Excerpt from an article by Ramzy Baroud, based on talks he delivered at Israeli Apartheid Week conferences in Edmonton and Calgary on March 5 & 6, 2012.
“There is little point in counting on Barack Obama, Stephen Harper or David Cameron to exact justice for Palestinians. How could they, when their governments continue to facilitate and arm the occupation of Palestine, finance the illegal settlements, ensure the continuation of the siege on Gaza and block any attempt, even if symbolic, to indict the unlawful, violent and Apartheid-like practices of the Israeli government?
But to whom can the unnamed old man of Qusra, Suheil, Hana, Adnan and Bassam turn for justice? To whom can they appeal for rights? And from whom should they expect solidarity?
One thing is sure in all of this: Palestinians will continue to resist with or without an international awaking to the injustice underway. The old man will try to replant a new olive grove, Suheil, Hana and Adnan will continue their quest for freedom or will die trying. A whole new generation will carry the torch from the previous one, replant, rebuild and hunger for freedom.
But we, the silent multitudes must not accept this paradigm of supposed immoral certainty as a must. It is our silence that empowers Israel’s crimes, and our morally-challenged leaders who continue to speak of the ‘unbreakable bond’ between them and an Apartheid regime; it’s the lack of accountability that makes them shed their last shred of humanity in fear of lobby pressure, or in seeking lobby support.
It is time that we redefine our relationship to the Palestinian struggle. We are not helpless outsiders; we are enablers of this moral travesty that translates into untold daily suffering of millions of people. Our silence is a blank check to the groveling politicians to continue to plead at the feet of the ever-demanding pro-Israeli lobby.
Ordinary Palestinians need true solidarity, not preaching of violence and non-violence; they have utilized the latter for nearly a hundred years. They need us to morally divest from Israel, as opposed to standing half way between the oppressed and the oppressor. They need us to overcome our tendencies of intellectual elitism or any sense of moral ascendancy. They don’t need of us to play the role of the lecturer. They need us to truly listen. To genuinely comprehend. To earnestly act.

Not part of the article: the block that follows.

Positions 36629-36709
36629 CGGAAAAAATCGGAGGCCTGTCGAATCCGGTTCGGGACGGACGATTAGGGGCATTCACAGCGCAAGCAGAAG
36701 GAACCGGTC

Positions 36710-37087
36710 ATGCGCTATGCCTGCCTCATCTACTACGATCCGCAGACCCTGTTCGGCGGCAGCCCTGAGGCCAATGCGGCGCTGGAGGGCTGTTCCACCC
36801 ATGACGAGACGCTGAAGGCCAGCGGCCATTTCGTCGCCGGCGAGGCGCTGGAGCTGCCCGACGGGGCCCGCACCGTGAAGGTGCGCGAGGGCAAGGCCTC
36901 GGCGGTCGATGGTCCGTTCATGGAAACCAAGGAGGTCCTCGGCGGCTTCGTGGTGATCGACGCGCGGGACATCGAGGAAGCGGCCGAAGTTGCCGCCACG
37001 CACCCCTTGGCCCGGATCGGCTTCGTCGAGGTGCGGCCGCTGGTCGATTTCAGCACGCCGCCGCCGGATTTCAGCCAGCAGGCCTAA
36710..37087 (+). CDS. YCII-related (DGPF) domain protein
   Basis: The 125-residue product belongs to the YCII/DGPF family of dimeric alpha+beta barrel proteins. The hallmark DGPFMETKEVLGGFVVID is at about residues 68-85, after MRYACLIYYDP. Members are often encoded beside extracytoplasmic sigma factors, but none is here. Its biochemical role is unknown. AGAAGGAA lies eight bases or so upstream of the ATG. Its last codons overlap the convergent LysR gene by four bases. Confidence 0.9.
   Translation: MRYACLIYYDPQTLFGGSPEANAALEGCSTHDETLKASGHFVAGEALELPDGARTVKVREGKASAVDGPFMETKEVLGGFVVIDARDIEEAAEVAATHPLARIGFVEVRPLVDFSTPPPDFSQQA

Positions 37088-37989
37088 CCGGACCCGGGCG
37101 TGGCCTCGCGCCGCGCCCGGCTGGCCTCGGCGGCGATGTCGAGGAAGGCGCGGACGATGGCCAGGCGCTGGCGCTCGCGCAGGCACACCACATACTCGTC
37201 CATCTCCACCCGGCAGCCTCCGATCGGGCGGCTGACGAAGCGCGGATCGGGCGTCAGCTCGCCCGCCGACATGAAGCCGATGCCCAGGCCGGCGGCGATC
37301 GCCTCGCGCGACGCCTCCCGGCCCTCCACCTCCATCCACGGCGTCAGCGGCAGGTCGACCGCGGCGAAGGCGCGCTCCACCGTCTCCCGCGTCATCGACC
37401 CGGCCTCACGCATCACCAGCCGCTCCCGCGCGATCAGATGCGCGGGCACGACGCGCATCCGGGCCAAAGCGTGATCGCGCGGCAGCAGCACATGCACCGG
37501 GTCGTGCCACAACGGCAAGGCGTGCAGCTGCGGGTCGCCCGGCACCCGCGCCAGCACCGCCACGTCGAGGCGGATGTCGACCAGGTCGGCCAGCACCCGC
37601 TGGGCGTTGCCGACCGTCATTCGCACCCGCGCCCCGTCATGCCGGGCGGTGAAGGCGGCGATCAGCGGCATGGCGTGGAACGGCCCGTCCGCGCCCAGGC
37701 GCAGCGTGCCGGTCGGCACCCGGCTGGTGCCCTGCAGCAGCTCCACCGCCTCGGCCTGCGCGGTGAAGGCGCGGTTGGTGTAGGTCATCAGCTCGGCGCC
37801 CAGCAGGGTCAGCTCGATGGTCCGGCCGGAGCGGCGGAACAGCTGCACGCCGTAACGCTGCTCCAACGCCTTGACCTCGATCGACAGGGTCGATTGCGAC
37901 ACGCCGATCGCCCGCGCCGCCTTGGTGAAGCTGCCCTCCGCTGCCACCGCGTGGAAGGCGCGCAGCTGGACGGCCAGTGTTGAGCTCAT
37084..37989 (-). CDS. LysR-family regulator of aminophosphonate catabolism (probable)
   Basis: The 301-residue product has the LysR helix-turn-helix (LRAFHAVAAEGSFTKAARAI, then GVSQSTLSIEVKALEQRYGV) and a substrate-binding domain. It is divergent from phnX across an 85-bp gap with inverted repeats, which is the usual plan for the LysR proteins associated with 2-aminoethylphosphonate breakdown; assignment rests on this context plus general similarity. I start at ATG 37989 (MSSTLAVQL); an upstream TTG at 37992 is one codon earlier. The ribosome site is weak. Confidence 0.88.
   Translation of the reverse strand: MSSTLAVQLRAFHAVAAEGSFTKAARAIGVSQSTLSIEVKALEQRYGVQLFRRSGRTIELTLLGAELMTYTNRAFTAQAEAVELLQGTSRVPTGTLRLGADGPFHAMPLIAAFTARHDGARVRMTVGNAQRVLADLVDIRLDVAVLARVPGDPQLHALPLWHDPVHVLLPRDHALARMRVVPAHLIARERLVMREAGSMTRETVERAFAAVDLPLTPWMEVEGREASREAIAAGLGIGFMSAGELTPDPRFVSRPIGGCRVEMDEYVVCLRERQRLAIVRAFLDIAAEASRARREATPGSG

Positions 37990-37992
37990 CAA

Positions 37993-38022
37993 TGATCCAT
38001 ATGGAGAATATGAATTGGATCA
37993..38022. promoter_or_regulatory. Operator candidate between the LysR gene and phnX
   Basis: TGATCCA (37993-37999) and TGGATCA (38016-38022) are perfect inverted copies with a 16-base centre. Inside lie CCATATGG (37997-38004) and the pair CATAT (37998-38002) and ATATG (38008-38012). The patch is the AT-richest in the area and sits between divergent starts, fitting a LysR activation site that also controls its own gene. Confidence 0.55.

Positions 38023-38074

This is not a conflict concerning religion. It is not about politics. It’s about rights. About people with history so rooted in the land, their land – for, who else has planted the ancient olive groves of their ancestors? They need us to remember their names, their stories, and to constantly consider that behind the headlines there are people with faces, with untold courage and humanity, aching for justice and lasting peace: Suheil, Hana, Adnan and Bassam and millions others, some passed away and others are yet to be born.
Before we speak of ‘solutions’ to the ‘Palestinian-Israeli conflict,’ I believe that we must first resolve our own dilemma by divesting, first, morally, then by every other mean, from an occupation that runs counter to any true conception of true humanism.
It was Desmond Tutu who once said, “If you are neutral in situations of injustice, you have chosen the side of the oppressor.” – Link
“American sources indicate that, for the first time, the US will not use hold back from condemning Israeli settlement construction in the Security Council.”
Well, well …
“It is a matter of instinct and conscience,” writes Costello, in an open letter on the cancelation of a concert in Israel this summer. “There are occasions when merely having your name added to a concert schedule may be interpreted as a political act that resonates more than anything that might be sung and it may be assumed that one has no mind for the suffering of the innocent.” – MORE